What I Learned Training for 'American Ninja Warrior'

Yes, I have Parkinson's disease and I tried out for. Yes, I would love to be on the show for a multitude of reasons. However, what I've learned training to be a ninja has far outweighed the benefits of being on TV.
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About six months ago, I embarked on a journey. It began floating down the river, making friends with the current. "A bunch of buddies and I are going to do a mud run in November. You should do it with us!" Little did I know the impact those words would have.

As I trained for that mud run, angels began whispering in my ear that I should apply to be on American Ninja Warrior, a obstacle course TV game show.

I walked in Iron Sport gym in Houston, the night before the application was due. I felt pretty confident in my ability, until I saw my competition. I was met by mainly men in their early 20s. Normal-looking guys, until they started swinging from the rafters and scaling walls on their fingertips. I immediately felt overwhelmed and out of my league. But, I decided I was there, so I stretched.

On our first obstacle, I told the owner of Iron Sport, American Ninja Warrior Sam Sann, of my big obstacle: Parkinson's. He told me emphatically, "I can help you! I believe my exercises will help you!" I believed him.

The first obstacle was the rings. I couldn't swing from one to the next relying on my left arm to hold my body weight. Instead, I tried leading with my right arm. I was told that was harder, and they were right. But, with Parkinson's on my inferior arm, I didn't believe that was an obstacle I could overcome.

There were other apparatuses I was able to accomplish, like the ropes and peg board. After an hour and 20 minutes of balance and upper body focused challenges, it was time for conditioning. Twenty-five minutes of conditioning my body seized up and my forearms felt as if they would rip. I had tears in my eyes and I wished for them to fall, as to quench my extreme thirst. I apologized to Sam for my trembling. He said, "My workouts make anyone shake!"

After my I submitted my application, I waited another month, before going back for the torture. That is when the clouds parted and the angels sung. I completed what seemed impossible the first session, the nunchucks. Narrow aluminum pipes requiring grip strength to prevent sliding right off. I was on a dopamine high the remainder of the night.

I was getting the swing of things and began anticipating my next visit. This time, I brought a friend/witness/photographer. I tried the rings, telling my friend, I couldn't complete it yet, because of my PD. I told her I thought I had the strength, but I had to get over the hang-up with my left arm, mentally. Just in case, I had her video.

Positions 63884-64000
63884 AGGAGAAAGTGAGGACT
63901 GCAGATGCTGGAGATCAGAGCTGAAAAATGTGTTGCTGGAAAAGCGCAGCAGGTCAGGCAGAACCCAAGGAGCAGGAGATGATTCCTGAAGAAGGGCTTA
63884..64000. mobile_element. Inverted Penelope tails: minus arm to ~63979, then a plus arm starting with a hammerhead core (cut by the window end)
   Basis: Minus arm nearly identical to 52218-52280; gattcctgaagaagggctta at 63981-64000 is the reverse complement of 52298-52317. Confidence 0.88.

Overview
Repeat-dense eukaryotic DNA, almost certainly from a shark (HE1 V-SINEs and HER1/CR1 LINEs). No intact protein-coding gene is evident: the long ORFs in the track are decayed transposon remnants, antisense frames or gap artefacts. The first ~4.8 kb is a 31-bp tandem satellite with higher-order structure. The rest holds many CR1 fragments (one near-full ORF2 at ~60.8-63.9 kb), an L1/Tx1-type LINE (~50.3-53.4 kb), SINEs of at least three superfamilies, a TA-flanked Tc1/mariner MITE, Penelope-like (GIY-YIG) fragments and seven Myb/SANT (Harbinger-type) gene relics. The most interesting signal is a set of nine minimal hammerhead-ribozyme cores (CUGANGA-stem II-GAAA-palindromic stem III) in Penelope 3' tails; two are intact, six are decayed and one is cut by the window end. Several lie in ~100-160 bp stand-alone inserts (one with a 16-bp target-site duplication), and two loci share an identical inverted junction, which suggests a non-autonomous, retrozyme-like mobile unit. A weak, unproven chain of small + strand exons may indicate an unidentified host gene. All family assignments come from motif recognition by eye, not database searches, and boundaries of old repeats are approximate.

I faced my fears of trusting my left arm. I stopped fighting to control it. I no longer resisted and instead I just let go. And when I let go, I flew!

On a dopamine high from flying, I saw rings of another color. As I stood looking up at them, I thought it defied physics and would be impossible, but again I tried.

I walked out of that session feeling like I was a badass! (Sorry for cursing.) I let go of my fears, and checked my "disability" at the door, and forgot to pick it up on the way out. That day I flew and felt as though I was soaring until the following day.

Each time I've go into Iron Sport, I accomplish a little more. Each time I'm left with an enormous dopamine high. Each time, I've itched at the chance to go back.

Yes, I have Parkinson's disease and I tried out for American Ninja Warrior. Yes, I would love to be on the show for a multitude of reasons. However, what I've learned training to be a ninja has far outweighed the benefits of being on TV.

One of the big issues since my diagnosis, has been seeing my disease as a liability. The biggest outcome from training for American Ninja Warrior is that no longer the case. Maybe it's that I can do more pull-ups than most of the 20-something guys at the gym. Or maybe it's that I'm achieving success at the obstacles at Iron Sport. Or maybe it's that I'm stronger both physically and mentally, than anyone else around me. Parkinson's disease has allowed me, pushed me even, to achieve these feats. It's given me the drive to get up and try again, when tears are pooling and pain is constant. My disease is the catalyst I needed to be the very best mother and person I can be. So what if I have to take meds three times a day. Who cares that I shake a little when I wake up, get nervous or when my meds wear off. The greatest lesson I could have learned from American Ninja Warrior has been realizing PD is NOT a liability to me. And if you think it is, then YOU are the liability!

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